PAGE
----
What is happening to bees?
The honey bee is in trouble. Worldwide, bee numbers are declining. The bee is being attacked by an increasing number of bee pests (e.g. varroa mite) and diseases. Featuring prominently in this equation is the severe decline in floral nutrition resources creating a shortage of quality pollen and nectar for the bees to eat. Malnutrition severely compromises the bees’ resistance to pests and diseases.
Why should we help?
The increasing importance of agricultural sustainability and food security globally and for New Zealand is widely acknowledged. But not so the importance of the bee, they are the unspoken champion of agriculture and anchor farm viability in many instances.
Bees consume pollen as a protein and vitamin source and nectar for energy. While gathering these resources, they move pollen from one plant to another thus benefiting the farm by pollinating crops.
Availability of quality pollen resources is critical during spring when beekeepers are building up bee populations for pollination services and honey harvesting. Any shortfall leads to weakened bees making them susceptible to pests and diseases. It also dramatically slows the queens breeding output and results in underperforming hives.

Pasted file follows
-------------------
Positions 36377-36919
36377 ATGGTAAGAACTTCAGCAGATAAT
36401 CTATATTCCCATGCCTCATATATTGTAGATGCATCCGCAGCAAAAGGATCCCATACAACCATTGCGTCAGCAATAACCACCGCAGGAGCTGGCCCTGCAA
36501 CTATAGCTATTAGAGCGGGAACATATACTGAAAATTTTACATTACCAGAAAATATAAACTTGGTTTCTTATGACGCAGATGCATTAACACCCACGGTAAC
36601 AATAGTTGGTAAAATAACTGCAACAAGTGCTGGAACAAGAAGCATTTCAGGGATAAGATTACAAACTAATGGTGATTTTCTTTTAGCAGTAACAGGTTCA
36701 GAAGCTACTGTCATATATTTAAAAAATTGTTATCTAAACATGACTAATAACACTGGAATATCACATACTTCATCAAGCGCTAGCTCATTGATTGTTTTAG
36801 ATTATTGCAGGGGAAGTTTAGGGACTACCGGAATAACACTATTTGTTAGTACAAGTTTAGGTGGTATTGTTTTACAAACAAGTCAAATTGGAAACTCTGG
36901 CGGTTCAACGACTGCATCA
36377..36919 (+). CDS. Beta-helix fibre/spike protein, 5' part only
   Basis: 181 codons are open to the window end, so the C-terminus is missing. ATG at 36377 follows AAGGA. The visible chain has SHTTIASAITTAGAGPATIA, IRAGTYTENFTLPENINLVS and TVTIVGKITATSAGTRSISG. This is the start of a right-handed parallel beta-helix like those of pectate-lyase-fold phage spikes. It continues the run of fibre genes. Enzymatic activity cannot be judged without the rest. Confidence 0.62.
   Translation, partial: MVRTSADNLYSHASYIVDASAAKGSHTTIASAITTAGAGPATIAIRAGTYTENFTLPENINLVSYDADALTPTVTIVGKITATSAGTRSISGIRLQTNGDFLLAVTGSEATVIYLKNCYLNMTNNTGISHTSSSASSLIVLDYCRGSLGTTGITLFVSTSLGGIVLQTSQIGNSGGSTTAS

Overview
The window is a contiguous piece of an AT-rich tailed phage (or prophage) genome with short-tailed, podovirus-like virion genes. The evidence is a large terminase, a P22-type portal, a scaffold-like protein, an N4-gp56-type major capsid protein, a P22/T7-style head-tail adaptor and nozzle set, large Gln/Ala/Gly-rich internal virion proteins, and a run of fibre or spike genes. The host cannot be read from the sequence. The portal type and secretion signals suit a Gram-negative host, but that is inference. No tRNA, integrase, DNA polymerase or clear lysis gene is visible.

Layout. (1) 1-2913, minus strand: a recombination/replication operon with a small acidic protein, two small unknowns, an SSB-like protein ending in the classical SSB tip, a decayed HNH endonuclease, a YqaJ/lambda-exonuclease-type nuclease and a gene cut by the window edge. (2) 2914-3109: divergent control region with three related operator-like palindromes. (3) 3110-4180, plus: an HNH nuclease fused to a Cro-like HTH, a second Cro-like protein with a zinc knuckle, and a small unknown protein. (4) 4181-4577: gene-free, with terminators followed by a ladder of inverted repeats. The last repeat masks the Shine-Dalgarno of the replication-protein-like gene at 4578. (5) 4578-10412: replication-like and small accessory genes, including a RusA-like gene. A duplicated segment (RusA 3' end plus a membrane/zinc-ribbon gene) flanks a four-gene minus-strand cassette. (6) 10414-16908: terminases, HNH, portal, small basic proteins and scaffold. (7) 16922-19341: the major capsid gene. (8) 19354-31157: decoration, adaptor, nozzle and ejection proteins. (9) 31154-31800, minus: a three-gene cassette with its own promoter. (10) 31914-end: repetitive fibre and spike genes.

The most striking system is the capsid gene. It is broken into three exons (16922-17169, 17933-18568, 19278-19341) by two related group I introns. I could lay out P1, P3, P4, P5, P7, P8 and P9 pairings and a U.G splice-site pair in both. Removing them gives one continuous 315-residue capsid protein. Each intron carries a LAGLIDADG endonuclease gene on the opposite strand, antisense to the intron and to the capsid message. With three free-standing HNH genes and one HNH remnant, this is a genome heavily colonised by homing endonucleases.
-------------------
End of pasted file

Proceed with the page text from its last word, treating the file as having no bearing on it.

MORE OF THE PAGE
Availability of quality pollen and nectar is also critical in late summer and autumn after the beekeepers have removed the honey collected in the hives. During this period the over-wintering bees are developing and require high quality forage. A strong hive over winter is critical for good hive performance the following spring.
Establishing bee forage plants as part of your ongoing farm and garden planting is the most effective way of ensuring the bees have a supply of quality pollen and nectar. These pages show you how to plan and implement this planting.
Handy hints and guides for planting in your garden at home. Includes great ornamental flowers that provide plenty of food for our bees.
Planting hints for your shelter belts and other areas that can increase the amount of bees leading to greater rates of pollination on your farm.